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Northeast Texas Writers Organization Conference makes convert of a first-timer

Story and photos by Patrick Hanford


I decided a month ago to attend the April 2015 conference of NETWO, the Northeast Texas Writers Organization. It was my first. I must start somewhere and this year was it. So I picked a place in Texas. I wasn't exactly sure where Mount Pleasant, Texas, was when I signed up but figured it was close to Dallas with Northeast in the name. When I landed in Dallas at 6:55 am, that meant I was up at 4:30 and on the plane by six, and I decided that this might not be what I was looking for.


We landed before the rain hit, but by the time I reached my rental car the rain poured buckets from the sky. This was not like in lovely Lubbock, where it rains hard for fifteen or twenty minutes. It rained from the time I turned the corner at the rental to two and a half hours later of white-knuckle driving, fighting with a convoy of eighteen-wheelers spraying rooster tails thicker than San Francisco fog. As I pulled onto the frontage road to my hotel, I thought I would be the only one at the conference who would travel in this crazy weather.


It was still raining when I rushed in to the civic center and met Nancy Huggins, the conference planner. With a quick hug, a big tote bag full of writing paraphernalia, and a finger pointing the direction I should go, I marched in to a room with forty people. Most came from within fifty miles, and the drive was on smaller roads—lucky them.


The lectures were on Friday afternoon and all day Saturday. Most were very informative, with areas in which I need help. Once again, this was my virgin tour of duty so I needed help everywhere. The meet-and-greet Friday buffet dinner was a great way to mingle, surprising me with a wide range of writers from not-even-starting to multi-best sellers. Everyone was eager to tell their story.


The best part of the conference was the one-on-one interviews. Here, I was looking forward to pitching my blood, sweat, and tears called “The War in Churchstone.” I was signed up for three interviews, each fifteen minutes, one each half day at the conference.


My Friday afternoon interview was with Evelyn Byrne, owner of a small press. After the three-sentence elevator talk then my full one-page query, she told me they were looking for historical fiction and had recently published a nonfiction World War II cookbook. She handed me her card and wrote something on the back. She said, "Mention this in the email you send me with the first three chapters." The rooster tails just turned to a rainbow in my head.


My second interview, Saturday morning, was with a woman who writes romance novels. Not my cup of tea, but I went in with an open mind. Her outline showed how women and men fall in love (want sex) differently. I am going to use that info in my next novel and I may use a touch of that women stuff on my wife.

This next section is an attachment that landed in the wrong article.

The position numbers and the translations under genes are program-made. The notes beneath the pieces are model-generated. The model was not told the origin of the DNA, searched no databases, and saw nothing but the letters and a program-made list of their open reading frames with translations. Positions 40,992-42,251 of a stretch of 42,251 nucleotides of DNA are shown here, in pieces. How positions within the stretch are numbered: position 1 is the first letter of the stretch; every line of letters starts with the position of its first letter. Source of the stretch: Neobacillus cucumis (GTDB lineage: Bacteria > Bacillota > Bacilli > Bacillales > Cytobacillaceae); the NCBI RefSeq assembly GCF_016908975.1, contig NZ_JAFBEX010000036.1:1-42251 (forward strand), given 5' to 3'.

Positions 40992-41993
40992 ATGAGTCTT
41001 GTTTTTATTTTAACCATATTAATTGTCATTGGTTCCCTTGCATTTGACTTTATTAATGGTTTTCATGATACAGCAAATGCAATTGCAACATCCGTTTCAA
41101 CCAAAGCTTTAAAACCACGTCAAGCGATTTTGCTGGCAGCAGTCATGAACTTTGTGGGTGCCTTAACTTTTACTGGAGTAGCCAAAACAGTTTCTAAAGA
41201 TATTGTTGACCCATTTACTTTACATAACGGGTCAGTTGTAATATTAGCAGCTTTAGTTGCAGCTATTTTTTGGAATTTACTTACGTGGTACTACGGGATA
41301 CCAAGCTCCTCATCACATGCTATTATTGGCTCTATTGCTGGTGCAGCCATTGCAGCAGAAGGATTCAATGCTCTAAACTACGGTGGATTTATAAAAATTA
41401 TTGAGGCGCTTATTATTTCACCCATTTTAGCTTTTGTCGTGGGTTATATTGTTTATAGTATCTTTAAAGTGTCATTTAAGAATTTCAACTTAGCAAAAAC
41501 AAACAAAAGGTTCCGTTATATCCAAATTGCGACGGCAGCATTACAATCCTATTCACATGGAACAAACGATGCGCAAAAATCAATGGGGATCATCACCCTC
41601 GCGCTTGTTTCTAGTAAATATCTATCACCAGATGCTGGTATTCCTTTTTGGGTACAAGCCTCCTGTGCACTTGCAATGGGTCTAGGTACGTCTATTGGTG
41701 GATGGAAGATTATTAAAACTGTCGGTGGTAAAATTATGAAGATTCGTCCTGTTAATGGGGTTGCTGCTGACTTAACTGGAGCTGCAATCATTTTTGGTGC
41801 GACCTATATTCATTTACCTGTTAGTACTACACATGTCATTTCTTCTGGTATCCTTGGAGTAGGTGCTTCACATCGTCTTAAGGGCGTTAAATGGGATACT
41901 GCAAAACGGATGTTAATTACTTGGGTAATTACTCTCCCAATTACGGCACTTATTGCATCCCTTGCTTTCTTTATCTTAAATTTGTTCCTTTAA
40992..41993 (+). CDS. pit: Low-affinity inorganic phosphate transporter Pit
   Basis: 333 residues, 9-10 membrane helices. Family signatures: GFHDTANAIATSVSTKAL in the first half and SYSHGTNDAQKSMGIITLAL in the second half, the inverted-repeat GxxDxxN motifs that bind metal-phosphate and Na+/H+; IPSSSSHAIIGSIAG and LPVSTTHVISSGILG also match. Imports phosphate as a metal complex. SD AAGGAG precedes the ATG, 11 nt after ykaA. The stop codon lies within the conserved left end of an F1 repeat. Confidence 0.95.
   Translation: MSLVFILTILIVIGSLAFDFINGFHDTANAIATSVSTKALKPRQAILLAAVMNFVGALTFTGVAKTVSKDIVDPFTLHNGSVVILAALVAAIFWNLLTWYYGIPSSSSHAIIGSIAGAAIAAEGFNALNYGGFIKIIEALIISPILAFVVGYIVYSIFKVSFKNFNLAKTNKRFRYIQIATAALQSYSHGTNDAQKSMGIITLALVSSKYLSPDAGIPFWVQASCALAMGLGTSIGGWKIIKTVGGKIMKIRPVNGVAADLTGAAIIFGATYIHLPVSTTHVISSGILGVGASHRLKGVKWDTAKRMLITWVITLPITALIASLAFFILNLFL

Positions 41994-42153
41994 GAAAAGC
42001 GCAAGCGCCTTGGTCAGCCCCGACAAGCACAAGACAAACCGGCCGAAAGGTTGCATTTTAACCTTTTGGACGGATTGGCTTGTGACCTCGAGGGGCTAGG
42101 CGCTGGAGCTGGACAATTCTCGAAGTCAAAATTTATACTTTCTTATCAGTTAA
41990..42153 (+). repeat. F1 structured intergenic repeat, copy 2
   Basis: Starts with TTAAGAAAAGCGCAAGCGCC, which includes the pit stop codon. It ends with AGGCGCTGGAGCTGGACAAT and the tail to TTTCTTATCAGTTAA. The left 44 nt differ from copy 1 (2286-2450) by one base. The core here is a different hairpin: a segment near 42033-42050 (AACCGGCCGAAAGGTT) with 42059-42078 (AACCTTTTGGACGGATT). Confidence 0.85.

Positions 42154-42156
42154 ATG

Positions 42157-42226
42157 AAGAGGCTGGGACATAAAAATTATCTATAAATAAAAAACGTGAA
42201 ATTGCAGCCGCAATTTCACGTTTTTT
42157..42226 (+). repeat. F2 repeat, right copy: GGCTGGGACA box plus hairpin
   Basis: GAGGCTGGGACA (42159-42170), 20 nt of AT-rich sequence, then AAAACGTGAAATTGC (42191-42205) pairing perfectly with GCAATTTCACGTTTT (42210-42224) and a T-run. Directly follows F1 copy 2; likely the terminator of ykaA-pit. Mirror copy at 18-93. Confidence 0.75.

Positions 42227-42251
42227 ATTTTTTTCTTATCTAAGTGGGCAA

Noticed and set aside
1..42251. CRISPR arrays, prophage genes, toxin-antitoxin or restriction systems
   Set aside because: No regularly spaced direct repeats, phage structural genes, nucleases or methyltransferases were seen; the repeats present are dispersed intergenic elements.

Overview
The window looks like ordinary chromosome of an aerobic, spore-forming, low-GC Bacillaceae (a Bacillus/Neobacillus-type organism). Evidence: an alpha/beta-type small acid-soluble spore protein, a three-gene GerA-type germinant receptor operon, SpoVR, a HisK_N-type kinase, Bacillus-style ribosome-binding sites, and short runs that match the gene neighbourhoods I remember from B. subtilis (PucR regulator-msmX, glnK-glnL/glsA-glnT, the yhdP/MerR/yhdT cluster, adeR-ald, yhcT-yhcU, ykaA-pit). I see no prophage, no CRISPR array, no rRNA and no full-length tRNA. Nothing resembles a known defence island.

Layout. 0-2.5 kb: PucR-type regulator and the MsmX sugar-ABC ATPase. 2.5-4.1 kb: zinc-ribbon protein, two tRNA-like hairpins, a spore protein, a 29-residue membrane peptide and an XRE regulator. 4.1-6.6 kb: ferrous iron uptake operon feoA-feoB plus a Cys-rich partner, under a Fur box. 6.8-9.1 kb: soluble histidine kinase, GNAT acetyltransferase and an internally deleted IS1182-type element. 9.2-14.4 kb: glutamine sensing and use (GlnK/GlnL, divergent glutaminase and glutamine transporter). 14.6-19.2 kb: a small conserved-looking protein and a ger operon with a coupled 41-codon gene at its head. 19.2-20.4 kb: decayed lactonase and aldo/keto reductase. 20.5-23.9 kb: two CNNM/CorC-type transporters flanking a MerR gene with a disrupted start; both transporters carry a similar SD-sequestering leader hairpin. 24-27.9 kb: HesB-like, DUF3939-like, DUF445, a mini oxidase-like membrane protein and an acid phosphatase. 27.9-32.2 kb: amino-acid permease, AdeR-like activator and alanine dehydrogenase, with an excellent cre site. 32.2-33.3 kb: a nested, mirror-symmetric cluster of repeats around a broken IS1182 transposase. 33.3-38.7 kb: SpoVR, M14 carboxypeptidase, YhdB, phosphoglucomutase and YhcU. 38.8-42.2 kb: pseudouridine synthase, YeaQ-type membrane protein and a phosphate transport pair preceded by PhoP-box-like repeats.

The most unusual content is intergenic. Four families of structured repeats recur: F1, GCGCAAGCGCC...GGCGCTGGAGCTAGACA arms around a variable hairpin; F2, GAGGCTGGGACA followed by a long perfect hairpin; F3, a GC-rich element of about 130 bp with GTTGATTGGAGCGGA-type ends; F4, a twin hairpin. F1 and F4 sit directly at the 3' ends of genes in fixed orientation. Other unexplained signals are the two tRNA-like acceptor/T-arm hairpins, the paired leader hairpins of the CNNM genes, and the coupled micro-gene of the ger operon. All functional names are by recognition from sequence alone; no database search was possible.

Literary agent Cherry Weiner is a four-foot-eight ball of fire. During her lecture on Friday afternoon she mentioned many books I have read and some that are on my list. She represented all those authors, many best sellers. She was the big fish to catch. In her jovial but stern way, she stated she did not need fifteen minutes to tell if a novel is good. She needed only five, maybe ten, to decide. We all have heard that from editors and agents, but I wanted that precious five minutes for her to shoot me down in flames. All her interview times were taken, but she said she would come in at 7:30 am, thirty minutes before the lectures started Saturday morning, for anyone who wanted to talk to her.


Saturday morning, standing in the hallway at 7:15am, I waited alone. At 7:30 she turned the corner, surprised to see someone waiting. She gave me my five minutes, then ten. No one else came in early. She gave me all thirty minutes, telling me what to add and delete. She then pulled out her card and said to contact her in a few months when the revisions are finished.


My last interview was with Lee Thomas. With twenty books published and winner of the Bram Stoker award, his credentials are huge. After “fixing” my synopsis, we talked about his life and books. A very interesting man. Going to read his novels.


I came to this conference wanting two issues resolved. First I wanted feedback on my writing and I received four comments. Not all good, but not all bad. Second, the ability to be connected to writers. I joined an online writer's critique club while there and am eager to start.


Every bump in the road and every rooster tail making my bladder shiver will make me want to go to more writers’ conferences. I highly encourage everyone to go to as many as possible—I am a convert.


Keep writing, keep reading.



Patrick Hanford is a physician in Lubbock, Texas, and a member of the Caprock Writers' Alliance.


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